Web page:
I also have a question: how did you measure the perceived value? I’m looking into that as well and am curious how you explored this aspect. Value is so important to nurturing sustainability, so happy to hear your experiences. And a somewhat unrelated question: what do you mean with faculty buy-in?

Thank you :slight_smile:

Thank you so much for this response and these insightful comments and questions! You have a very salient point about management. In sending our survey to CAOs and CIOs, we can’t be certain that they will consult the right people to most effectively respond to the questions, and as you point out, they might not even know who the right people are! It’s definitely a limitation of the data we collect. And in fact, in spite of directions to only submit one response per institution, we have gotten multiple responses, most often one from the CAO and another from an OER campus lead (often a librarian). (And in at least one case, some responses were considerably divergent!) In those cases we contact the respondents and ask them to consolidate and resubmit. Because a partner (our state higher ed agency) on the survey is also one of our partners helping us organize a statewide conference, I think we are getting a better idea of who are the key OER stakeholders across the state (and I keep an informal spreadsheet). So for the second survey, we actually sent some targeted emails to these OER experts giving them a “heads up” that we were sending the survey to the CAO/CIOs. We also now have a statewide OER Google Group and sent out the notification there as well. As the network of administrators, staff, and faculty expands across the state, so will this work get stronger and more effective and impactful (at least I hope).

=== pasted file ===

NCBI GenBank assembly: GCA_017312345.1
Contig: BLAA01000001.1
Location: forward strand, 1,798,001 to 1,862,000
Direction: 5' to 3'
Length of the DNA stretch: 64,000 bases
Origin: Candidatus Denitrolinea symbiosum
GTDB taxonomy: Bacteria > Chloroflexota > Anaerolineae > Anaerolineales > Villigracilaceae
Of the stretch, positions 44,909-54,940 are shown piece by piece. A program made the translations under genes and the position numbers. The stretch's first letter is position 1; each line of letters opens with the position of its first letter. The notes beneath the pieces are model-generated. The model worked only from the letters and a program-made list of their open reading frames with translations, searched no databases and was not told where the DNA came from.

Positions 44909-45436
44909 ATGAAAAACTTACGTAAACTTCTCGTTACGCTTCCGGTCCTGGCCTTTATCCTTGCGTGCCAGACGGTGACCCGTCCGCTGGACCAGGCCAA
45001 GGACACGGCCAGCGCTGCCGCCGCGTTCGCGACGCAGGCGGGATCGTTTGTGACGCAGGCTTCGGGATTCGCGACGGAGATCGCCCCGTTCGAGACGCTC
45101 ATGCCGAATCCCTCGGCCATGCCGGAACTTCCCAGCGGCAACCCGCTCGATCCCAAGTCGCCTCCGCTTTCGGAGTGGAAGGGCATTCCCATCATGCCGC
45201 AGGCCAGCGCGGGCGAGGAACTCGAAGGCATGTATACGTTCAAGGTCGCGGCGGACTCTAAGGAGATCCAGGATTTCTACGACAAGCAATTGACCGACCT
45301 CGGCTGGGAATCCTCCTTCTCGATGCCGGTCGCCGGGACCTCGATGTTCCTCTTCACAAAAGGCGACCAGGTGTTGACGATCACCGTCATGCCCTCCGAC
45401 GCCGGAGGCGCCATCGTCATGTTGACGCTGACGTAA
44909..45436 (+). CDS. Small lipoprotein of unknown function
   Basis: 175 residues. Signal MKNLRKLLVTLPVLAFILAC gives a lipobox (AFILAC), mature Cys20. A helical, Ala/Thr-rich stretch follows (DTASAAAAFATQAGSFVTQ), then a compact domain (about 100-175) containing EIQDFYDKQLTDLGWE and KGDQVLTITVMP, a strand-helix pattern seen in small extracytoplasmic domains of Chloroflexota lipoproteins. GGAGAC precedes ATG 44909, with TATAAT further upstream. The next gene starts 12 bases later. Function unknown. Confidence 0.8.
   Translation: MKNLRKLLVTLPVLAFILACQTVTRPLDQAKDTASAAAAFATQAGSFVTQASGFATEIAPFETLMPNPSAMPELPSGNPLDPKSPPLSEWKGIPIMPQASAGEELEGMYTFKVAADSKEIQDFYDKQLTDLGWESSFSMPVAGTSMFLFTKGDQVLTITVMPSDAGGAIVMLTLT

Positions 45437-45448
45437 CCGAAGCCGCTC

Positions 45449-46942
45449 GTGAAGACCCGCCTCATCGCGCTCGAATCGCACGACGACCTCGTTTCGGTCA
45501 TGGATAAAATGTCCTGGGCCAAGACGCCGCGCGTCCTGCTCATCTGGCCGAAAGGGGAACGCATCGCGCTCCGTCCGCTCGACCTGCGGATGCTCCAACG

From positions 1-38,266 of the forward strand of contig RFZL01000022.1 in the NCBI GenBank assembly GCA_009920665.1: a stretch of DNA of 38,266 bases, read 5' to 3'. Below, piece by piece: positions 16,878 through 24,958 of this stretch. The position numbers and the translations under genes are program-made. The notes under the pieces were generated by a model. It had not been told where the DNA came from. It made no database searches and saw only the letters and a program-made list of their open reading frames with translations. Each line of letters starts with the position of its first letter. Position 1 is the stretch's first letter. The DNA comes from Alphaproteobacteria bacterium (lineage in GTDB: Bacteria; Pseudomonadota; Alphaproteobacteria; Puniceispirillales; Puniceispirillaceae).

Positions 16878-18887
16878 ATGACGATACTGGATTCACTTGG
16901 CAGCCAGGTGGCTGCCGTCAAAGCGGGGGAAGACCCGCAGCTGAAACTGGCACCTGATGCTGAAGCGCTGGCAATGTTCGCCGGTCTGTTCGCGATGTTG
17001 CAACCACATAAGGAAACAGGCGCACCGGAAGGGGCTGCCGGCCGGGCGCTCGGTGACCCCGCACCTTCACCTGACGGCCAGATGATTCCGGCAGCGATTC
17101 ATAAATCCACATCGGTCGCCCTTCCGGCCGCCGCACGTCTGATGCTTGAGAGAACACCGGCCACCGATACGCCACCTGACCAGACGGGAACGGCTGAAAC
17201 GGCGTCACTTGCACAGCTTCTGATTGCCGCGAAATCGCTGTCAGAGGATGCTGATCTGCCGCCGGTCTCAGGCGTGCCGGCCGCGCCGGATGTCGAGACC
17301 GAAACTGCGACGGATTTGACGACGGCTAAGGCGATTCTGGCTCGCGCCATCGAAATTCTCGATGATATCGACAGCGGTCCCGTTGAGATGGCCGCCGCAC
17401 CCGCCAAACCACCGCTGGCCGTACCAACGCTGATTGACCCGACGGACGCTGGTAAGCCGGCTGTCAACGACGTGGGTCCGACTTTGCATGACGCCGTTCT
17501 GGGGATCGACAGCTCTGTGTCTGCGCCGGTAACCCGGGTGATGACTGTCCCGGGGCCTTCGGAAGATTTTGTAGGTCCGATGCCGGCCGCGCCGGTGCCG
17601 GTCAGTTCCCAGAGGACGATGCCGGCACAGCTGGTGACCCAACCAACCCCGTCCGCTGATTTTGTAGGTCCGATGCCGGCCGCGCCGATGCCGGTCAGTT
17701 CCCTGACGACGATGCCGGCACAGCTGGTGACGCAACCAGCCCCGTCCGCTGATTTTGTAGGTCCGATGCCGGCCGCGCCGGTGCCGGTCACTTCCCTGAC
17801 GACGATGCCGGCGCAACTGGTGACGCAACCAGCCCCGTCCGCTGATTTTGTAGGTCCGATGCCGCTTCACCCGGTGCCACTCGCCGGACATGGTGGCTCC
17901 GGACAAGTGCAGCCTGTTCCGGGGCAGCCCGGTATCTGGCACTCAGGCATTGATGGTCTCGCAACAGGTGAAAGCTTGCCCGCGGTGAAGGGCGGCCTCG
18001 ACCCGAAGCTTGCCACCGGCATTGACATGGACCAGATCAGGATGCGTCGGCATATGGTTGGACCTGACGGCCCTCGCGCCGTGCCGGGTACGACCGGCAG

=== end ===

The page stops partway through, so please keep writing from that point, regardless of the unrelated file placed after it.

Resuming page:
Speaking of faculty, “faculty buy-in” is a rather nebulous term, admittedly, but it largely refers to faculty engaging with Open Education – as advocates, creators, adaptors, and/or adopters. What we have found is that for OE to truly take hold on a campus, those in the trenches of teaching need to be involved in order to build an effective, sustainable Open campus ecosystem.

Let me think a bit more about your great value question. It is a complicated one…

Thank you!

Hello Marjon,